Among the four candidates, Woodrow Wilson and Theodore Roosevelt represented the ideals of progressivism. However, Roosevelt tried to expand the power of the government to control businesses. In this regard, Wilson could be right in anticipating a government-monopoly. Thus, between the two, Wilson’s programs is closer to the tenets of progressivism that tries to end monopolies and promote the interest of the middle class. Works Cited: Debb, E. and Michigan State University Voice Library. Hear Debs Attacks “the Monstrous System” of Capitalism.

Retrieved on July 21, 2010, from http://historymatters. gmu. edu/d/5725. McGerr, M. (2005). A fierce discontent: the rise and fall of the Progressive movement in America, 1870-1920. Oxford University Press US. Nugent, W. (2010). Progressivism: A Very Short Introduction. Oxford University Press US. Roosevelt, T. and Michigan State University Voice Library. Hear TR’s Speech “The Liberty of the People”.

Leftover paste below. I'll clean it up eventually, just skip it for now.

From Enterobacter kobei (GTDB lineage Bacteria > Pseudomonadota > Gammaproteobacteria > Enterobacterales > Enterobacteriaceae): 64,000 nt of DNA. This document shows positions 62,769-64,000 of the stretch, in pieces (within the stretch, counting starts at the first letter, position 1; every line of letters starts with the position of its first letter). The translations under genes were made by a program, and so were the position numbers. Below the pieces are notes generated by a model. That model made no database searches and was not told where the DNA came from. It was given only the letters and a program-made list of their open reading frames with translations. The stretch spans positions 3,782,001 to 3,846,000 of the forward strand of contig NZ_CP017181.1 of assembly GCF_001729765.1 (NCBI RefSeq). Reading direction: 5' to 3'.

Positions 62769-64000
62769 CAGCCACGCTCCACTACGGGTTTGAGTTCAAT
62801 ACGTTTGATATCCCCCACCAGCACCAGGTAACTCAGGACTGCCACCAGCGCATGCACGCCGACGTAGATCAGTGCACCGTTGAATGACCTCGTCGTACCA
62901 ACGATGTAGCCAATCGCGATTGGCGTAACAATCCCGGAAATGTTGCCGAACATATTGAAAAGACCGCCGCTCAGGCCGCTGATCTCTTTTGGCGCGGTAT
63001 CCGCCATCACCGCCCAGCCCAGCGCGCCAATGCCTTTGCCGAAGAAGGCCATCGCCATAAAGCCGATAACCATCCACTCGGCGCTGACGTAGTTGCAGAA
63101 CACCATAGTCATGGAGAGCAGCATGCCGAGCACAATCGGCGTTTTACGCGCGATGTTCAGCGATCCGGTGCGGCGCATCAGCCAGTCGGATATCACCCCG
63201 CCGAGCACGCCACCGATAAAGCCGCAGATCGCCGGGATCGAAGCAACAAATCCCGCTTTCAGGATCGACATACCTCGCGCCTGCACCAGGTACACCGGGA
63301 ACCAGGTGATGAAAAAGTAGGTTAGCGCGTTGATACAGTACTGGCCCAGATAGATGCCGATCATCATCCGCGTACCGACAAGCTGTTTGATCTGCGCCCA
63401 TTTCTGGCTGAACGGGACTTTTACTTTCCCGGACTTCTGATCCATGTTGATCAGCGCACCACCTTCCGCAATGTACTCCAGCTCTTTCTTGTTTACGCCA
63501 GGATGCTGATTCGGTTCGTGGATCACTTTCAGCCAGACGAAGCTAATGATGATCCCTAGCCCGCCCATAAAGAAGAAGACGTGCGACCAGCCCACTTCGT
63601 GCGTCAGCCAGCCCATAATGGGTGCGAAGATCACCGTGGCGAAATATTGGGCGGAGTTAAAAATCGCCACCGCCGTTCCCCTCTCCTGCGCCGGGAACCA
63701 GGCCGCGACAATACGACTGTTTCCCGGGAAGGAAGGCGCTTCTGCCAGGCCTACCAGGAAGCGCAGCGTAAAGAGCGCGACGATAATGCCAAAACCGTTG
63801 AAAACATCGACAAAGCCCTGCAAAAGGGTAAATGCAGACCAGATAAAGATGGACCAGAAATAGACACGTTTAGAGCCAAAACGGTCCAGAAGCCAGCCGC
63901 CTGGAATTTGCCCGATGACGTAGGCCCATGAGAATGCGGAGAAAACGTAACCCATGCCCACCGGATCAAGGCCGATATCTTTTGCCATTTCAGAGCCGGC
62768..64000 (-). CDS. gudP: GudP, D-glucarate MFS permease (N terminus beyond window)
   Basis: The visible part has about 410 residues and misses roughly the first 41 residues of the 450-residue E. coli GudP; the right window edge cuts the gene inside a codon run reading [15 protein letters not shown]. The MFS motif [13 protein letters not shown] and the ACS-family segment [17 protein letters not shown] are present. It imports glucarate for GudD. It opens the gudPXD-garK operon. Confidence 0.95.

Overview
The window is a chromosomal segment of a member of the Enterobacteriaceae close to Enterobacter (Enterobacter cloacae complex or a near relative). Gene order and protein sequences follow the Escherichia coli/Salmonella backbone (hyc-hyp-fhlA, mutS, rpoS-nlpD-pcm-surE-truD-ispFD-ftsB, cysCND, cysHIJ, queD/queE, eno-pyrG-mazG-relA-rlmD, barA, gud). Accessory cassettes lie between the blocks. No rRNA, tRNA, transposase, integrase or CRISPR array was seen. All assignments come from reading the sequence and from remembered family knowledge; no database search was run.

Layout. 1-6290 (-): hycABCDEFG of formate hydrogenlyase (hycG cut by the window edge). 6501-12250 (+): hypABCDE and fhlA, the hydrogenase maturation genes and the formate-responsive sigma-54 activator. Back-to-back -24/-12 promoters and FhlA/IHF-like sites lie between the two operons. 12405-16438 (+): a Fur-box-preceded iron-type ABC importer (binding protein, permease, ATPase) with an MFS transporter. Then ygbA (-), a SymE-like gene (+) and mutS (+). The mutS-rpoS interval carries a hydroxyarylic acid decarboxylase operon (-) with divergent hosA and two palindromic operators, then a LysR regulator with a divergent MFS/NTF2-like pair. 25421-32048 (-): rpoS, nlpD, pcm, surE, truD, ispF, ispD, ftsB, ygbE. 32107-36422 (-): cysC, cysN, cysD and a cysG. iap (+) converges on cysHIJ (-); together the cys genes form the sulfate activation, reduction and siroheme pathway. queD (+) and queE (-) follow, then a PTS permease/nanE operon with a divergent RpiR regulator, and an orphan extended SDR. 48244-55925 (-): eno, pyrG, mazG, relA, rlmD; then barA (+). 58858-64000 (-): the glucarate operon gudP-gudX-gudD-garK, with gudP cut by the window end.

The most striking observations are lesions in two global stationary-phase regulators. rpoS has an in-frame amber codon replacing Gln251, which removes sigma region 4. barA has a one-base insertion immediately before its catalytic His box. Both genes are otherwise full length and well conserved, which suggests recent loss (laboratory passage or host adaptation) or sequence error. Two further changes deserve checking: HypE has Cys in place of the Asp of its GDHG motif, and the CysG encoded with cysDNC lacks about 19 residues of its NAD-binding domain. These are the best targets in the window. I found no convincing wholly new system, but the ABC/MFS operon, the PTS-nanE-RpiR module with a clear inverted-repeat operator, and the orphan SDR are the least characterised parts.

Retrieved on July 21, 2010, from http://historymatters. gmu. edu/d/5722. Roosevelt, T. (1910). New Nationalism Speech. Retrieved on July 21, 2010 from http://teachingamericanhistory. org/library/index. asp? document=501. Taft, H. and Michigan State University Voice Library. Hear Taft’s Speech “On Popular Unrest”. Retrieved on July 21, 2010, from http://historymatters. gmu. edu/d/5724/. Wilson, W. and Michigan State University Voice Library. Hear Wilson’s Speech “On Labor”. Retrieved on July 21, 2010, from http://historymatters. gmu. edu/d/5723. Wunder, W. L. (2009). The New Freedom: The Progressive Program of President Woodrow Wilson. Retrieved on July 21, 2010 from http://modern-us-history. suite101. com/article. cfm/the_new_freedom#ixzz3XASXJzye